LAGRANGE MULTIPLIERS AND OPTIMALITY
, 1993
"... Lagrange multipliers used to be viewed as auxiliary variables introduced in a problem of constrained minimization in order to write firstorder optimality conditions formally as a system of equations. Modern applications, with their emphasis on numerical methods and more complicated side conditions ..."
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Cited by 122 (7 self)
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Lagrange multipliers used to be viewed as auxiliary variables introduced in a problem of constrained minimization in order to write firstorder optimality conditions formally as a system of equations. Modern applications, with their emphasis on numerical methods and more complicated side conditions than equations, have demanded deeper understanding of the concept and how it fits into a larger theoretical picture. A major line of research has been the nonsmooth geometry of onesided tangent and normal vectors to the set of points satisfying the given constraints. Another has been the gametheoretic role of multiplier vectors as solutions to a dual problem. Interpretations as generalized derivatives of the optimal value with respect to problem parameters have also been explored. Lagrange multipliers are now being seen as arising from a general rule for the subdifferentiation of a nonsmooth objective function which allows blackandwhite constraints to be replaced by penalty expressions. This paper traces such themes in the current theory of Lagrange multipliers, providing along the way a freestanding exposition of basic nonsmooth analysis as motivated by and applied to this subject.
On the Rank of Extreme Matrices in Semidefinite Programs and the Multiplicity of Optimal Eigenvalues
, 1998
"... We derive some basic results on the geometry of semidefinite programming (SDP) and eigenvalueoptimization, i.e., the minimization of the sum of the k largest eigenvalues of a smooth matrixvalued function. We provide upper bounds on the rank of extreme matrices in SDPs, and the first theoretically ..."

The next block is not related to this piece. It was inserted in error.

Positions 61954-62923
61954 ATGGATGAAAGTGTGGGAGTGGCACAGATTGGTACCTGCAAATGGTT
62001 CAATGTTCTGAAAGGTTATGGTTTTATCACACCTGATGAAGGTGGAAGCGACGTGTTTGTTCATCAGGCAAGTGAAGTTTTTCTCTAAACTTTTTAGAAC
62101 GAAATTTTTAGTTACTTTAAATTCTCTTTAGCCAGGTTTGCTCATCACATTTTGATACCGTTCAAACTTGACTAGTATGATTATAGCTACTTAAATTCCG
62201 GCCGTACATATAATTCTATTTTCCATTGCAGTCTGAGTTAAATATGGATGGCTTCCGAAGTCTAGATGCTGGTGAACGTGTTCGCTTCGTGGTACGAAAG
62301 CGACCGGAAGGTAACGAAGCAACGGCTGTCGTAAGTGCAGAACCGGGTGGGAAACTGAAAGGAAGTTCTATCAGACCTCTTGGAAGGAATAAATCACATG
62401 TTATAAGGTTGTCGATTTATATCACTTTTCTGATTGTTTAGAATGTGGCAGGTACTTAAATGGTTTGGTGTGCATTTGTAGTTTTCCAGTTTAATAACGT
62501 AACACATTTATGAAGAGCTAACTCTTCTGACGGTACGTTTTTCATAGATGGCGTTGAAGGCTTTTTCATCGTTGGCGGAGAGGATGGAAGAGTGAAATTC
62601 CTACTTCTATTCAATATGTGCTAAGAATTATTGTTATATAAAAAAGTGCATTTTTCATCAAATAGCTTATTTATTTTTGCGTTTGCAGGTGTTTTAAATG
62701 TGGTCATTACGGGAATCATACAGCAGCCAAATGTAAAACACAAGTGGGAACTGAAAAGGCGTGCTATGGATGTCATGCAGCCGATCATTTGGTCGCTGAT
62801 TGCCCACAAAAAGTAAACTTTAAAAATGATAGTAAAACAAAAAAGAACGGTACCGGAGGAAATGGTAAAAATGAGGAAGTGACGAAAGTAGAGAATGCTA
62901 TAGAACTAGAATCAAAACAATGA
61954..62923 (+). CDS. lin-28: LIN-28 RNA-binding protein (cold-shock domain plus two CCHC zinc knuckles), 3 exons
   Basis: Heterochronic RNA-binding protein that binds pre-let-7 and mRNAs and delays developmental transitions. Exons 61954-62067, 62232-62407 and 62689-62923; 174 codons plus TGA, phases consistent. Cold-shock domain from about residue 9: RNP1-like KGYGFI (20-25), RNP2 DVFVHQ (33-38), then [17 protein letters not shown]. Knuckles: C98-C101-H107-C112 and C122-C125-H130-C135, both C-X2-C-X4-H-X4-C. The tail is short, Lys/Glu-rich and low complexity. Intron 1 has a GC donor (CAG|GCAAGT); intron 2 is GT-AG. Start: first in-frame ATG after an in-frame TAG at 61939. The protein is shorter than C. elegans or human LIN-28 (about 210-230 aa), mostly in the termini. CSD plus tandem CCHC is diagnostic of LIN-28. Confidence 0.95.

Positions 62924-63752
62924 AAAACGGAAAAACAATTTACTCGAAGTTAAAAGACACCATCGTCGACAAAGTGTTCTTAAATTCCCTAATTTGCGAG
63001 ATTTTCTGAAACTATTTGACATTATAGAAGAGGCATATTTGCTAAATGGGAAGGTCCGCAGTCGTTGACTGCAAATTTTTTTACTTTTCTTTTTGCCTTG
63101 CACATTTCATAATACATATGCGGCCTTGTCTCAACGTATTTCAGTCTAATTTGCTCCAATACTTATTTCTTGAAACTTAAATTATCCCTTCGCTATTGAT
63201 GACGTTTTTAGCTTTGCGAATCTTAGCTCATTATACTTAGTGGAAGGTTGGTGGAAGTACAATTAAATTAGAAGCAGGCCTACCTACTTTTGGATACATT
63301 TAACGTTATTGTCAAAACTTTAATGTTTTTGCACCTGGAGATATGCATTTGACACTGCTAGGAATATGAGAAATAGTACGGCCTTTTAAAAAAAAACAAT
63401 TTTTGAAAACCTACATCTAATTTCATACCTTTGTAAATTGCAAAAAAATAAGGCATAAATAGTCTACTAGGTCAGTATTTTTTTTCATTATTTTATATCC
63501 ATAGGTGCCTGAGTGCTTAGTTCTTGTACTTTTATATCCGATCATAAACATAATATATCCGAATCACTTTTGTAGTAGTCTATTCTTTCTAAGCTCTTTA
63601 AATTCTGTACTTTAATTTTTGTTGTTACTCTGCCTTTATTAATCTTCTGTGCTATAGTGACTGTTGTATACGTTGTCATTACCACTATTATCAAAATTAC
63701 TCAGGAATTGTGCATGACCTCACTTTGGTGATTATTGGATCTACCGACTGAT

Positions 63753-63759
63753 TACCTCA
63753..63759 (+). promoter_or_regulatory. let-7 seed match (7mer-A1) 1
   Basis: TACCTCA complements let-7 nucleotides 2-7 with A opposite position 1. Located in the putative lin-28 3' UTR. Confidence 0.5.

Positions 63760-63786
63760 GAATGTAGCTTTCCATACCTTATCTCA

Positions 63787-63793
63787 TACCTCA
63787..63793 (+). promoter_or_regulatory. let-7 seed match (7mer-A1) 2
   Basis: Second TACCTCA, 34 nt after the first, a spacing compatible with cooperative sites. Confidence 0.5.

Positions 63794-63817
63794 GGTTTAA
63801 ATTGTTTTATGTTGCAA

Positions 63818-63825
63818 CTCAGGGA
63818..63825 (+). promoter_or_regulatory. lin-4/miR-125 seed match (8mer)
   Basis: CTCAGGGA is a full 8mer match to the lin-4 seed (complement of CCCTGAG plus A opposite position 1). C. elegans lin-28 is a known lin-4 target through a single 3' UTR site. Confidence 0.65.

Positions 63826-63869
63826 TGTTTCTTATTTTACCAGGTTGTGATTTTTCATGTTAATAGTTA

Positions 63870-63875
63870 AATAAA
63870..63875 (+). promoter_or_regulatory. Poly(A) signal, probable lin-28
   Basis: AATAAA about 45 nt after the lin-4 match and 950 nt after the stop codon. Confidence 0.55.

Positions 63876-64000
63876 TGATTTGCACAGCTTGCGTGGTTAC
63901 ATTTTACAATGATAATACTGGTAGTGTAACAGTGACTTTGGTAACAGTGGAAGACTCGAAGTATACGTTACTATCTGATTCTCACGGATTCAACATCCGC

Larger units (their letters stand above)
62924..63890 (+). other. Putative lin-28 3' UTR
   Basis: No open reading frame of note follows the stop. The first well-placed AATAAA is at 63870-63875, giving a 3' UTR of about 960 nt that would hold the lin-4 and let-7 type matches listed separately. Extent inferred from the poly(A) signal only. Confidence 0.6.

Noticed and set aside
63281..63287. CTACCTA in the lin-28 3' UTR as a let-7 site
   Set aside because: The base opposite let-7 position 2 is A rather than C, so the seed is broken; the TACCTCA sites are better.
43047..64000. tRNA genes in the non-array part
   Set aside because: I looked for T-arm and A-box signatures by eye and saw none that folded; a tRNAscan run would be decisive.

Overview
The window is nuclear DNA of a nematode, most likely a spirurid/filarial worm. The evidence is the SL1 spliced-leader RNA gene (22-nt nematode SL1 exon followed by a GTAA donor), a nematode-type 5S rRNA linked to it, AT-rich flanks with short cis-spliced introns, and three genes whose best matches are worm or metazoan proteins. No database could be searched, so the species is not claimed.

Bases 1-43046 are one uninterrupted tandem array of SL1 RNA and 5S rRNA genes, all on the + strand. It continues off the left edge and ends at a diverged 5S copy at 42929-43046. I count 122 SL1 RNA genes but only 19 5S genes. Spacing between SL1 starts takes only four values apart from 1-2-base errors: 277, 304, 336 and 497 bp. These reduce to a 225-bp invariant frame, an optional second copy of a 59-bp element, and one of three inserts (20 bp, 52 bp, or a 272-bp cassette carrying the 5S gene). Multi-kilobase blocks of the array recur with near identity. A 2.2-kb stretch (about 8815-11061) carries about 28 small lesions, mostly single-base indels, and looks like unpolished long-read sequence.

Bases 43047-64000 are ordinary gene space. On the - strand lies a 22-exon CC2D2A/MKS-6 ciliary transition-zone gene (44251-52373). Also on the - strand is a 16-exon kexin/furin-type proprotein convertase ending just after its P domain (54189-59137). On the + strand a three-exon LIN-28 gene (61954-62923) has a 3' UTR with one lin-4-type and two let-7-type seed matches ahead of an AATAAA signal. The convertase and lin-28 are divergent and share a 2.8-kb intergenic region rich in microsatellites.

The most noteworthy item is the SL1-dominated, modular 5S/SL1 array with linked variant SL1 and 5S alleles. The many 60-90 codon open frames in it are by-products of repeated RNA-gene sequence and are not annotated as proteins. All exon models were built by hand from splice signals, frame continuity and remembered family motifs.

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Cited by 111 (1 self)
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We derive some basic results on the geometry of semidefinite programming (SDP) and eigenvalueoptimization, i.e., the minimization of the sum of the k largest eigenvalues of a smooth matrixvalued function. We provide upper bounds on the rank of extreme matrices in SDPs, and the first theoretically solid explanation of a phenomenon of intrinsic interest in eigenvalueoptimization. In the spectrum of an optimal matrix, the kth and (k / 1)st largest eigenvalues tend to be equal and frequently have multiplicity greater than two. This clustering is intuitively plausible and has been observed as early as 1975. When the matrixvalued function is affine, we prove that clustering must occur at extreme points of the set of optimal solutions, if the number of variables is sufficiently large. We also give a lower bound on the multiplicity of the critical eigenvalue. These results generalize to the case of a general matrixvalued function under appropriate conditions.
A Semismooth Equation Approach To The Solution Of Nonlinear Complementarity Problems
, 1995
"... In this paper we present a new algorithm for the solution of nonlinear complementarity problems. The algorithm is based on a semismooth equation reformulation of the complementarity problem. We exploit the recent extension of Newton's method to semismooth systems of equations and the fact that ..."
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Cited by 106 (12 self)
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In this paper we present a new algorithm for the solution of nonlinear complementarity problems. The algorithm is based on a semismooth equation reformulation of the complementarity problem. We exploit the recent extension of Newton's method to semismooth systems of equations and the fact that the natural merit function associated to the equation reformulation is continuously differentiable to develop an algorithm whose global and quadratic convergence properties can be established under very mild assumptions. Other interesting features of the new algorithm are an extreme simplicity along with a low computational burden per iteration. We include numerical tests which show the viability of the approach.